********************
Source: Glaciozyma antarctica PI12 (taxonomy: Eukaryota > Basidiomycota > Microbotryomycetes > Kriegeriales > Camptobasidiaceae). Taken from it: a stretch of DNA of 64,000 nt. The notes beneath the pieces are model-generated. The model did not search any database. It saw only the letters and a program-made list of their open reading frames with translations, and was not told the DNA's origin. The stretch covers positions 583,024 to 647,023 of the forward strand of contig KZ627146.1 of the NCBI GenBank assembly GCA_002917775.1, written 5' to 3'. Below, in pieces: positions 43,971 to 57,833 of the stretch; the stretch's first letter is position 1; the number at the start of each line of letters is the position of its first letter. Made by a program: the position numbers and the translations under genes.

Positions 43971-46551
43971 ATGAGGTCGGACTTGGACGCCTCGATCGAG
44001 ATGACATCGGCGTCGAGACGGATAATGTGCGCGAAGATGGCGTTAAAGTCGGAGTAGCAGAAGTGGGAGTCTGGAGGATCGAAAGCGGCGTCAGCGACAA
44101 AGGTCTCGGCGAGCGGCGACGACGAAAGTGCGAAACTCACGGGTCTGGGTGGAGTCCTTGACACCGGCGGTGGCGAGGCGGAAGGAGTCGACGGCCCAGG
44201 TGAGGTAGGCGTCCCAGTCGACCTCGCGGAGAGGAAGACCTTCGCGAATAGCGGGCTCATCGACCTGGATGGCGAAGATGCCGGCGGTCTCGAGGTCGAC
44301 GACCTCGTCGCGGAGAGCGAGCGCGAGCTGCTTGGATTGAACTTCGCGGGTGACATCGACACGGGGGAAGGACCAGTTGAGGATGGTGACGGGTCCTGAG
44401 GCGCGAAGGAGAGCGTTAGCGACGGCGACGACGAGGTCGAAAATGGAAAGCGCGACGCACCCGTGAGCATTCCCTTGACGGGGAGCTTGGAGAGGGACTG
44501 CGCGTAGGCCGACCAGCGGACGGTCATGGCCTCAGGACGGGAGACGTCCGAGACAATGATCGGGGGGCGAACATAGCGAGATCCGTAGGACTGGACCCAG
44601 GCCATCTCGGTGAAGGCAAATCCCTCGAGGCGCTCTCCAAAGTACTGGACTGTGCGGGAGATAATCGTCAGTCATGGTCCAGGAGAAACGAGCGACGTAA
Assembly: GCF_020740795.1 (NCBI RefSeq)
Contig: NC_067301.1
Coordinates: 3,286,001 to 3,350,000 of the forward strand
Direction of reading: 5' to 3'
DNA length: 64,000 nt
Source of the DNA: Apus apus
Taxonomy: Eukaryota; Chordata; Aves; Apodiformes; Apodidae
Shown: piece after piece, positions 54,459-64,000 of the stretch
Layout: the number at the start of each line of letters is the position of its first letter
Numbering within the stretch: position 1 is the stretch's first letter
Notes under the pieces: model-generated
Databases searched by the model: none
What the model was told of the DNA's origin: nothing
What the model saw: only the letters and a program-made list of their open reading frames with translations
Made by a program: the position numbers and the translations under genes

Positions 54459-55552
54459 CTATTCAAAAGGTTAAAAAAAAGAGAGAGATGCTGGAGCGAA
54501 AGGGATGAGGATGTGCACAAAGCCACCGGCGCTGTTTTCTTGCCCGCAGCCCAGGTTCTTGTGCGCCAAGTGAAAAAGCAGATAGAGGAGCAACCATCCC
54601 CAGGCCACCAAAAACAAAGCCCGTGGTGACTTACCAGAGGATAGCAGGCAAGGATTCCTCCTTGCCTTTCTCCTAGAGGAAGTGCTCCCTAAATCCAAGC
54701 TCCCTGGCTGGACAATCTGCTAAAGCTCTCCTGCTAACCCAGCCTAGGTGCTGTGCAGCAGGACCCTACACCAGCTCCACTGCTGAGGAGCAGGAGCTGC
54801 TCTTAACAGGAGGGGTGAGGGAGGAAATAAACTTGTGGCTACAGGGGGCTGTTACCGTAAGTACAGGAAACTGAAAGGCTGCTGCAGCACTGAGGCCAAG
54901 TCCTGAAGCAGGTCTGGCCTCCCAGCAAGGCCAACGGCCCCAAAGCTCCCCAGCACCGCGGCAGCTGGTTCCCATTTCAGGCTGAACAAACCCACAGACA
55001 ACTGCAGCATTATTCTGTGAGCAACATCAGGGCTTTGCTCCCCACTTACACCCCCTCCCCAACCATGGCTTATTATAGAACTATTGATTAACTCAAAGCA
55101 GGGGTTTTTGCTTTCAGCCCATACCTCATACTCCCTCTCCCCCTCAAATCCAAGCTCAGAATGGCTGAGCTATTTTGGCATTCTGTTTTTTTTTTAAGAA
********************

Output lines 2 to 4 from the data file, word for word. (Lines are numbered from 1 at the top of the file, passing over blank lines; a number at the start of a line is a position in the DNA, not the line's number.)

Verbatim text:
Positions 43971-46551
43971 ATGAGGTCGGACTTGGACGCCTCGATCGAG
44001 ATGACATCGGCGTCGAGACGGATAATGTGCGCGAAGATGGCGTTAAAGTCGGAGTAGCAGAAGTGGGAGTCTGGAGGATCGAAAGCGGCGTCAGCGACAA